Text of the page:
"History is philosophy teaching by example." (Lord Bolingbroke)

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Sunday, February 12, 2006

"I Detest What You Say, But I Will Fight to the Death to Preserve Your Right to Say It."

The world has been horrified and mesmerized by the specter of organized mayhem in order to force an apology from publications, journalists, and even governments because one obscure Danish newspaper, in the name of free speech and freedom of the press, months ago, published a several cartoons depicting the Prophet Mohammed, showing, generally how most Westerners view that prophet based on the behaviors of those that purport to follow his legacy and emulate his behavior as the "perfect man."

Mockery of religion and "art" using religious symbols in a disrespectful manner has been the custom in the West for many hundreds of years. Most Westerners disapprove and also find the products of this form of "art" to be disrespectful and distasteful. But the fear of limiting the freedoms of speech, of the press, and a fear the establishment of a state religion or placing the rights of one religion above that of another, has allowed the unabated continuation of this practice leaving the viewing or non-viewing to the eye of the beholder. In other words, one is free to look or not look, close the book, turn the channel, or turn off the TV.

In the U.S., this policy may seem hypocritical as last year millions of Americans were infuriated at the "wardrobe malfunction" of Janet Jackson. What they were protesting was not so much the fact that the event occurred as that it occurred in an unexpected venue: the Superbowl Halftime Show.

Controversial displays such as "Piss Christ," depicting Jesus Christ through a haze of urine are inappropriate and distasteful to some and blasphemous to others, yet Christians are loathe to do more than refuse to see the exhibit, withdraw patronage, or complain vociferously. One does not find Christians threatening the life of the artist, or the owners of galleries or even attempting to burn down the gallery. Nor have they demanded and apology the artist, owners of galleries, or publications that depict this piece of "art." They and their families are not in hiding for fear of their lives.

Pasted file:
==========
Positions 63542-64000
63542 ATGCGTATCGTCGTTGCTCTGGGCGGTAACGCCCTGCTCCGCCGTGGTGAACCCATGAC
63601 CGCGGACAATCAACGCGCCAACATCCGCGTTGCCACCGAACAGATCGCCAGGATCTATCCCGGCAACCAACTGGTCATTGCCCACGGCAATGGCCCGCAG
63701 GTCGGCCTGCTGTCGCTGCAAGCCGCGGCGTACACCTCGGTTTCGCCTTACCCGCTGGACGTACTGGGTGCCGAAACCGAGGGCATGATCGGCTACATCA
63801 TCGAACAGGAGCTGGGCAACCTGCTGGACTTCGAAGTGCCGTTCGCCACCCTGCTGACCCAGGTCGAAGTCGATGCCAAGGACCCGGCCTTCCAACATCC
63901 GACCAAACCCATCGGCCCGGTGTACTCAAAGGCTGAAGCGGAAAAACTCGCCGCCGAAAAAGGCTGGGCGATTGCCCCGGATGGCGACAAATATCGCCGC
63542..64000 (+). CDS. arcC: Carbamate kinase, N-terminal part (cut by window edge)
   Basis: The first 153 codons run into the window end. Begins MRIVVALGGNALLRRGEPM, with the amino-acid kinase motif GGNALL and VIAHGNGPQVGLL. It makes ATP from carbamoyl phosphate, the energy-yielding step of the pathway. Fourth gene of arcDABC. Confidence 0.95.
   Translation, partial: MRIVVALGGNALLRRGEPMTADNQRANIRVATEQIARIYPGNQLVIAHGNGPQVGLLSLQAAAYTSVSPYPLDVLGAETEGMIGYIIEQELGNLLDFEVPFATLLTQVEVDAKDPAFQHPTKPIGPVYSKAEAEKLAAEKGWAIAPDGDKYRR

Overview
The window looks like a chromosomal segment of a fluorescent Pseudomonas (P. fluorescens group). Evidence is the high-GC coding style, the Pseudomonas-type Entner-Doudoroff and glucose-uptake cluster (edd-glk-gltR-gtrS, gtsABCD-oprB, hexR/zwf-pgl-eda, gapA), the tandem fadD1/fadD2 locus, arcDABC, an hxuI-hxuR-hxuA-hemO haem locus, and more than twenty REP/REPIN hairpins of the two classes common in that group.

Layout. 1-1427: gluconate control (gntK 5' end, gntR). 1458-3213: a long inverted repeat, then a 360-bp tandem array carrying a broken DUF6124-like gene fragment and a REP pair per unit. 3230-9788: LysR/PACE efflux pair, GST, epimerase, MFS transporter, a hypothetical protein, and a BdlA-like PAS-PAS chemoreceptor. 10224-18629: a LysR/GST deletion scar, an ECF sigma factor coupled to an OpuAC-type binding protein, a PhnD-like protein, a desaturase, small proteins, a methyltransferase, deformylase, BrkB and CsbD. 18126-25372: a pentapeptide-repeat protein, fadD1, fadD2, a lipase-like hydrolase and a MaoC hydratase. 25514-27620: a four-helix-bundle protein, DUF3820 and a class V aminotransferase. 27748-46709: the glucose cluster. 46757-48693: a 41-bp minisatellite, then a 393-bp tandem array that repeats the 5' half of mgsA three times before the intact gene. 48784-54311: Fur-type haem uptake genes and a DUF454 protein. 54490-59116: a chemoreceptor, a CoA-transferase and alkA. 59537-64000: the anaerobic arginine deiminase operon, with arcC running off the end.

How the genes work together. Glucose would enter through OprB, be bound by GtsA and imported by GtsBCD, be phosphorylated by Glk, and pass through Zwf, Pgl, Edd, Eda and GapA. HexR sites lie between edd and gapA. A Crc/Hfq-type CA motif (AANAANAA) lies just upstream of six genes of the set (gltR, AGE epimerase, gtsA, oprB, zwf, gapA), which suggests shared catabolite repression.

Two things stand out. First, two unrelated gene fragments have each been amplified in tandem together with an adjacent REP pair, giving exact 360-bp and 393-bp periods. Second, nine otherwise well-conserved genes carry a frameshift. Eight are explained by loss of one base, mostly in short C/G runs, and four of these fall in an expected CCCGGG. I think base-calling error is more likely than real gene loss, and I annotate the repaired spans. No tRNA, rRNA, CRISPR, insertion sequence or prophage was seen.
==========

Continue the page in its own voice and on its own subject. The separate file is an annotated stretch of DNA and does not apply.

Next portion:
Perplexed Westerners then view the behavior and demands made by Muslims, in some cases asking: does God need protection from man? How is the depiction of a mortal man worthy of such fuss and bother? Isn't the way we treat each other more important than a cartoon?

The various cartoons are interesting. One depicts Mohammed with a bomb in his turban. Haven't suicide bombers in the last few decades blown up thousands of people, many of them innocent bystanders, as an emulation of Mohammed? Another addresses the fact that male suicide bombers believe that, among other things, blowing themselves up will get them seventy-two virgins in Paradise. And yet another depicts the an obviously nervous cartoonist, perhaps in fear for his life. These cartoons depict what Westerners see happening in Islam being done in as an emulation of Mohammed or mandated by the Koran. Muslims see themselves depicted and they don't like it. The solution would be to ferret out and stop the perpetrators of violence.

Westerners now know why the cartoons are such a big deal. However they resent having a foreign sect tell them what should be published in their own newspapers, and how to form their own conversations, and how to conduct themselves in their own countries.

Will democracy change Islam and make it more compatible with Islam? Probably not as voting is not democracy. Democracy has to do with values and Muslim values are not compatible with those of the West. Muslims, in or out of the West, then should not expect that the West should change values anymore than the West should expect a change in values or behavior in Muslim countries simply because they can elect their leaders.

We have the right to say what we want in the West. Sometimes it provokes a fight or destruction of property. Those that do fight are jailed and prosecuted. No one is allowed to say, "He provoked me or humiliated me" as a legitimate defense or he "He humiliated my God" as a defense in secular nations.


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